# Basic JavaScript #112: Use Recursion to Create a Countdown

In the example function:

function countup(n) {
if (n < 1) {
return [];
} else {
const countArray = countup(n - 1);
countArray.push(n);
return countArray;
}
}
console.log(countup(5)); // returns [1, 2, 3, 4, 5]

I’m having trouble (with recursion in general) understanding at what point 5 is pushed to the array if countArray is always n - 1. Wouldn’t the first value that’s pushed to the array be 4 if n - 1 = 4 on the first call?

Thanks in advance for any explanations!

Edit: Passing the exercise was fairly straightforward, but in my own code I still don’t understand when 5 is sent to the array.

function countdown(n) {
if (n < 1) {
return [];
} else {
const countArray = countdown(n - 1);
countArray.unshift(n);
return countArray;
}
}

console.log(countdown(5)); // [5, 4, 3, 2, 1]

Recursion can be hard to understand, but this video and a step by step of the code running might help.

The visualization made it more confusing for me, as if 5 populated the array even before the conditional statements were executed. Thank you for the video though!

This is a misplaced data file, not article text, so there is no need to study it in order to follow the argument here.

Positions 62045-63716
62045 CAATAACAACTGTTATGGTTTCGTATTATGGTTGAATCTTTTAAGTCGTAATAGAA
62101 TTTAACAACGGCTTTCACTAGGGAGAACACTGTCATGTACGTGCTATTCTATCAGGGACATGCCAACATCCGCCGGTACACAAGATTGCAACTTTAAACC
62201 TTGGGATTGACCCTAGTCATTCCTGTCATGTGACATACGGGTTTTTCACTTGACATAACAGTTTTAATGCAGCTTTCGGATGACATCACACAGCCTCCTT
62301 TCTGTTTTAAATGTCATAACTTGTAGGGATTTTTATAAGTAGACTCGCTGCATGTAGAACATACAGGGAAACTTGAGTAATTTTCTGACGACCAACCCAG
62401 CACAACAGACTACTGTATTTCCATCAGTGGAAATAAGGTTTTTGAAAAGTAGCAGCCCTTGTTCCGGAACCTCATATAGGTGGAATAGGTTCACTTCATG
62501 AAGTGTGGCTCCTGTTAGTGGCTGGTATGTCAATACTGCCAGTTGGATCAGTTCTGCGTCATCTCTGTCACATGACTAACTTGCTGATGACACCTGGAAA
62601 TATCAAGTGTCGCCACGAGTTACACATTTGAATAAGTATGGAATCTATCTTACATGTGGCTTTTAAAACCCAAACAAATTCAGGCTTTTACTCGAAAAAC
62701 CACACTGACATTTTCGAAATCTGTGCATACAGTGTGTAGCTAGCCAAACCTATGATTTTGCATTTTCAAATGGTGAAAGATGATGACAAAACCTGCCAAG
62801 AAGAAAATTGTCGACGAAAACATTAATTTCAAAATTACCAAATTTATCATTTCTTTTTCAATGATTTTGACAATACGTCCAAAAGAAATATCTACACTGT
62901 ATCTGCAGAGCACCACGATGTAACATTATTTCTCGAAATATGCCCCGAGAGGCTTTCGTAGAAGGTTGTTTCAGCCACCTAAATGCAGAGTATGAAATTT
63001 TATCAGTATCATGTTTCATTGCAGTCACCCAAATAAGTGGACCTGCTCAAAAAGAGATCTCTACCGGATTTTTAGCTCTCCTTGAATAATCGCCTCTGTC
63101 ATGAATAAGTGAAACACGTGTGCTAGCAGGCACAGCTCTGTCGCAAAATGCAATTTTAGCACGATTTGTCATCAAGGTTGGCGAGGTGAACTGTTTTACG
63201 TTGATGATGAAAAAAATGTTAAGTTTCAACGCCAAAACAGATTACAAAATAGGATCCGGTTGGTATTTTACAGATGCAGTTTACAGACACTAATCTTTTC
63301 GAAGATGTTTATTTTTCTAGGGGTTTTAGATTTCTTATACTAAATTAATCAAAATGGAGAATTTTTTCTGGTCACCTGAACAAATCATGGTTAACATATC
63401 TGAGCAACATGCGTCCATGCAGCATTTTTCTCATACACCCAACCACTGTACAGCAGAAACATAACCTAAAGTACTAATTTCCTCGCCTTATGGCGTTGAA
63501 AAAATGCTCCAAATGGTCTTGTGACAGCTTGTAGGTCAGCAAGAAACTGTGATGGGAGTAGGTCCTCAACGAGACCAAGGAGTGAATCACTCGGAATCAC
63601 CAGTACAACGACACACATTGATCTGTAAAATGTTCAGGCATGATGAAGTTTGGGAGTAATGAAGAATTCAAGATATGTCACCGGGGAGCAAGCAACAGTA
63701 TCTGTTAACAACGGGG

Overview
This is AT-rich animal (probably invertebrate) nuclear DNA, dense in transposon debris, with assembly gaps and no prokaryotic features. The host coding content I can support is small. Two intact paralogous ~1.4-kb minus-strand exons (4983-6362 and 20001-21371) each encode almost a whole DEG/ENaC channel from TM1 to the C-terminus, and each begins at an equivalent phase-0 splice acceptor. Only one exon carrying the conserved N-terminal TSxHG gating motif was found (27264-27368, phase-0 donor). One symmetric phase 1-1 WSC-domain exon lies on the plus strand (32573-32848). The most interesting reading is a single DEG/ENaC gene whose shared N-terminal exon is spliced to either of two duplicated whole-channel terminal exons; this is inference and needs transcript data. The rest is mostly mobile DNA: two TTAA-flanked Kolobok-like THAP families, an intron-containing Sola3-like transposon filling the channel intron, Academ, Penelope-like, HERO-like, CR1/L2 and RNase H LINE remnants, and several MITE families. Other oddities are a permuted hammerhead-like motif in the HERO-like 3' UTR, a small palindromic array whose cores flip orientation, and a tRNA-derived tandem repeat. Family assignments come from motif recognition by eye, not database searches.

the video will explain things better then i probably could. It explains the call stack, which is a major part of where everything kinda “hangs out” while recursion is doing its thing. feel free to ask more questions if this is not enough and google isn’t helping.

Are recursive functions fairly common in codebases? This subject is flying over my head, and I’m a little terrified

Im not a professional developer yet, but from some of the posts on here from people who are you don’t see it to often. A normal loop is faster and far more common, but recursion can be simpler to read and better for certain tasks. And it usually takes some time for people to fully grasp what is going on with all the function calls and the call stack in recursion.

edit: just saw your edit at the top. 5 is being added last to the array. the first thing that actually gets returned from all these function calls is an empty array, then all the numbers stored in the call stack from the other function calls get unshifted to that returned array.

Thank you for the resources. The code visualization tool you provided and this reference I found helped me realize that countArray.push(n); occurs after all the recursive call returns. Even though n = 5 at the initial function call, because of backwards recursion, that is the last function call that executes.

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